I’m Not an Addict: Part 7



Types of Reality Distortion Systems

I’m Not an Addict cont’d

Addiction and Intimacy

If one is addicted to a behavior or substance, that is the PRIMARY RELATIONSHIP! If one thinks that he/she is so special that the addict will put away their addiction in favor of the relationship, you will be most disappointed. That belief comes from the Codependency Reality Distortion System that will be discussed in upcoming posts. For the active addict, there is a compulsion to do/partake of whatever is the subject of their addiction. If one is with an alcoholic, for example, one might believe that going to the bar for fun and drinks is a bonding experience. It is, but NOT with you. The alcoholic is bonding with his/her drug of choice and simply bringing you along!

Addictions preclude intimacy. One cannot be close to someone who has obsessions and compulsions to practice their addiction. While people are NOT responsible for having an addiction, they ARE responsible for the management of their behaviors and use.

If one is seeking intimacy, it will NOT be found with an addict until the addict has been in recovery for more than a year. The beliefs, denial, and behaviors of the, “I’m Not an Addict,” RDS, often are initially charming, plausible, and fun. This is the illusion that is part of addiction. Addictions are debilitating

How can those who love an addict assist them in getting treatment so they will move from the RDS that keeps them practicing their addictive behaviors, to a Reality Clarity System in which they eventually see their addictive behaviors as self-harm?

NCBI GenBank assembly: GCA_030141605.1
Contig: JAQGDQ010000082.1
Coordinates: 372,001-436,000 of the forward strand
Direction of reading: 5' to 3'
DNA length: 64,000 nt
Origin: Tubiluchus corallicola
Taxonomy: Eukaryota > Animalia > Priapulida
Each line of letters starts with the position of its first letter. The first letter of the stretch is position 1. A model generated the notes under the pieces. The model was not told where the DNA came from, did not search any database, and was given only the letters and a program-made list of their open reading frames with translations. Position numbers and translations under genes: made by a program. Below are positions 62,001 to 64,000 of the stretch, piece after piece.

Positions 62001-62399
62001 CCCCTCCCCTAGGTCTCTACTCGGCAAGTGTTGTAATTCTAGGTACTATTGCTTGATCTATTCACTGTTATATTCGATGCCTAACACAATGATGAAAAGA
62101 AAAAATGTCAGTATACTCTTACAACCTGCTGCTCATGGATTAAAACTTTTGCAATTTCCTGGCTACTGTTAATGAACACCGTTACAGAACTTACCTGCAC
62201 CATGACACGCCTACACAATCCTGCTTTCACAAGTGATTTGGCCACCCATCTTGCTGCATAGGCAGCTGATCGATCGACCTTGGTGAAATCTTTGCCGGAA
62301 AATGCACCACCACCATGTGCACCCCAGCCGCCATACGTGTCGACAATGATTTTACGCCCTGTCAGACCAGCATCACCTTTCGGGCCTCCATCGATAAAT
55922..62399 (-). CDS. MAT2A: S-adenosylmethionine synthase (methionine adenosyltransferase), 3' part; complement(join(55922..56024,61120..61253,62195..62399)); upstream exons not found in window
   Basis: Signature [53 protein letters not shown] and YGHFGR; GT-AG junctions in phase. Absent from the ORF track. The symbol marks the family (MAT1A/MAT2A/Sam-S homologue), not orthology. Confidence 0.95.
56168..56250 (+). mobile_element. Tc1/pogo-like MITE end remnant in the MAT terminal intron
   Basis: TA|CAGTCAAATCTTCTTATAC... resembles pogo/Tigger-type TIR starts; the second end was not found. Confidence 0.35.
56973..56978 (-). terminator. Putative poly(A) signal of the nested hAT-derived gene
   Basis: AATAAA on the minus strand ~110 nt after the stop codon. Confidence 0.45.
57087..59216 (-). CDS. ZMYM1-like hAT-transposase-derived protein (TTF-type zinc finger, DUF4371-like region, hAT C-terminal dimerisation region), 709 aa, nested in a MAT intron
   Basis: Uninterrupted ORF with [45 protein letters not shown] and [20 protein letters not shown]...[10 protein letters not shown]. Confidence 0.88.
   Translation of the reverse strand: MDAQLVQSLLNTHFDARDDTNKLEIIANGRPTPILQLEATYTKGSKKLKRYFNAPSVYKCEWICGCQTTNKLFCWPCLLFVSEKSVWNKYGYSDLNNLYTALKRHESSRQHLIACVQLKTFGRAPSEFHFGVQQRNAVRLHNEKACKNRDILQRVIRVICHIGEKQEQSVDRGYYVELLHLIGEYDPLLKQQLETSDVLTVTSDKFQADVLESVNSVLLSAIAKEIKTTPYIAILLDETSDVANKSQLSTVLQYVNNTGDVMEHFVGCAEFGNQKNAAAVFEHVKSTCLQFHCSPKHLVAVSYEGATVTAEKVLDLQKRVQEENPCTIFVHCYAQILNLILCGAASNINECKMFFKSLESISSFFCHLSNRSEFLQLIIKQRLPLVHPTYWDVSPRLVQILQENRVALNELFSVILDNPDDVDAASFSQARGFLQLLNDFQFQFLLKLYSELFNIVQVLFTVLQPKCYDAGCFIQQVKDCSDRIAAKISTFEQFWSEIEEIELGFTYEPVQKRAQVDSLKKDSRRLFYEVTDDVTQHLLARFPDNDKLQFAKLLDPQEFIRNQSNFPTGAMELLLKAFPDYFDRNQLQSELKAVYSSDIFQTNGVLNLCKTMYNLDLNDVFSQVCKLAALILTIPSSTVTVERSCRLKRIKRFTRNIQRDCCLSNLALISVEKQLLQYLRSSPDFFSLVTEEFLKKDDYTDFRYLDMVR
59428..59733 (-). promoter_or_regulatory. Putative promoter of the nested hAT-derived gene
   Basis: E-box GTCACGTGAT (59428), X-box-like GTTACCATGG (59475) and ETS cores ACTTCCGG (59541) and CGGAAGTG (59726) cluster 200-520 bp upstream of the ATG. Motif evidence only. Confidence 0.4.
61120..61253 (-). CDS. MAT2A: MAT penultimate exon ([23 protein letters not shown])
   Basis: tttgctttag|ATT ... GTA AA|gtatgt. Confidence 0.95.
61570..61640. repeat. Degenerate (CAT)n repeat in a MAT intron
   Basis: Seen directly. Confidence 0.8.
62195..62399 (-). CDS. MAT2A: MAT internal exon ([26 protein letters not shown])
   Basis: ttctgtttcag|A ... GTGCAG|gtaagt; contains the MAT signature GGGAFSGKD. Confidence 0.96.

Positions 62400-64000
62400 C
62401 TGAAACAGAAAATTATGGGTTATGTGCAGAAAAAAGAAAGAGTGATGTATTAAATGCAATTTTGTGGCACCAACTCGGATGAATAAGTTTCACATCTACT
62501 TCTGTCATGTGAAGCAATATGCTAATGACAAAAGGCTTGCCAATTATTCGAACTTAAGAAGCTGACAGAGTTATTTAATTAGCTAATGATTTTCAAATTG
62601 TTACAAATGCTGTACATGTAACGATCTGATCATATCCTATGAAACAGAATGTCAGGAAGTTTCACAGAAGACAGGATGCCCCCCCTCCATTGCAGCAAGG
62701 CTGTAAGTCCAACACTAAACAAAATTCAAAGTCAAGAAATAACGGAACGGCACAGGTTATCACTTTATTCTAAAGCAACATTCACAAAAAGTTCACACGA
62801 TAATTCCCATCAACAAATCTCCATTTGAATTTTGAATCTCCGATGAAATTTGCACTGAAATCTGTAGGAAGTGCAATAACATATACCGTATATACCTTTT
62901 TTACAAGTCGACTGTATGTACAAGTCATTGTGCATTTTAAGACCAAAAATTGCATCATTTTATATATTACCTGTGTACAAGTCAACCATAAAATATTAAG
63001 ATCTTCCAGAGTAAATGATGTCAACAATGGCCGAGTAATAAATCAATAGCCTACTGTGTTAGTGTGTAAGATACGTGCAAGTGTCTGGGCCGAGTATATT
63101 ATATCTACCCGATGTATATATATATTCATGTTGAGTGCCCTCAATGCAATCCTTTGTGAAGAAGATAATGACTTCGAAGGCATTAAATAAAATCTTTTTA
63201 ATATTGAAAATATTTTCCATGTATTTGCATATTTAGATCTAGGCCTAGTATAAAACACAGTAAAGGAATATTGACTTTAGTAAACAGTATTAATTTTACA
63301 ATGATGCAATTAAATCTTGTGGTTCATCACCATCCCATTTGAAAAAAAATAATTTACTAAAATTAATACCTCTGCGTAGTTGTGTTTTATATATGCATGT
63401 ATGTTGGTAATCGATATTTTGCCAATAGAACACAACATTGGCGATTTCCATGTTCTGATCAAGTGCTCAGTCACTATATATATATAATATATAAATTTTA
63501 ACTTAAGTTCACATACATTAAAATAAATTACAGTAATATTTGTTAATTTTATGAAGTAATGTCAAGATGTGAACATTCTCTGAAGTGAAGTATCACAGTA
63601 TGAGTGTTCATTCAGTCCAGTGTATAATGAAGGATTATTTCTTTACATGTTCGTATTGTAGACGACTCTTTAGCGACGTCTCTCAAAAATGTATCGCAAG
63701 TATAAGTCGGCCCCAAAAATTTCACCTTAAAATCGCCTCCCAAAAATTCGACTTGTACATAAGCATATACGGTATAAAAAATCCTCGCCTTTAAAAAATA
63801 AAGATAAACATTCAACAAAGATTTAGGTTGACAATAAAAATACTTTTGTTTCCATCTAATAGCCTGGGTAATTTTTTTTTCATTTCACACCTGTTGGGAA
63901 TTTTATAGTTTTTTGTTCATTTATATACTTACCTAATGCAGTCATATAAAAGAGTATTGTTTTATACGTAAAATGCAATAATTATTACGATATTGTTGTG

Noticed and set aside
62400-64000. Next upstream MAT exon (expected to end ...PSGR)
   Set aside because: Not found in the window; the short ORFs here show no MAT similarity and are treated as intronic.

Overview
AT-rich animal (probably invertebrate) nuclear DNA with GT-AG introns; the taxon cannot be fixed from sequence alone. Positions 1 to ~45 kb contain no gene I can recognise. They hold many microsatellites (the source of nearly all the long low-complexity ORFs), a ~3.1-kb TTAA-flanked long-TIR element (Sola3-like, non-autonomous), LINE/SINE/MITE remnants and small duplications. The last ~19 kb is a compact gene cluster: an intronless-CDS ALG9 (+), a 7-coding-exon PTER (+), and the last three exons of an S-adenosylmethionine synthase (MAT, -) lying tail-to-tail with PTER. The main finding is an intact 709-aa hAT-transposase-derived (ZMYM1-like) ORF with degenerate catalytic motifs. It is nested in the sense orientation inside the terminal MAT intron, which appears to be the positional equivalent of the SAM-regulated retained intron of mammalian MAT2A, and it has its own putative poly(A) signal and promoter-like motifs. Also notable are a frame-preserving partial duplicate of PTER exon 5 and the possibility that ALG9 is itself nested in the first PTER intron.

Lecturing, nagging, shaming, begging, bribing, monitoring the practice of the addiction only serve to provide the addict another reason to imbibe. Setting limits that will be kept provides the addict with the opportunity to hit a bottom so that he/she will realize that, indeed, their behavior is causing chaos, and harming themselves and others.

2 Comment

  1. I cannot tell if my spouse’s behavior is addiction or OCD (perpetually collecting and organizing data; not being able to let go of clutter – used to be purchasing electronics; obsessing over topics) or both. And if it is both, would the RCS be different? It’s hard to know because it looks somewhat different from my dad’s alcohol addiction behavior. Is addiction a subset of OCD?

  2. “Addictions preclude intimacy.” This and the following statement are a watershed. My tears are flowing and flowing. This is the pain I have felt all these years. Loneliness, transparent, invisible, in a different reality. But it went unnoticed – I have never been aware of this relational effect of addiction so clearly. I wish I heard these words sooner. Then I could have understood the seat of my anguish. The focus I think is usually on one of the parties – usually the addict. These statements speak to the relational quality of addiction.

Leave a Reply

This site uses Akismet to reduce spam. Learn how your comment data is processed.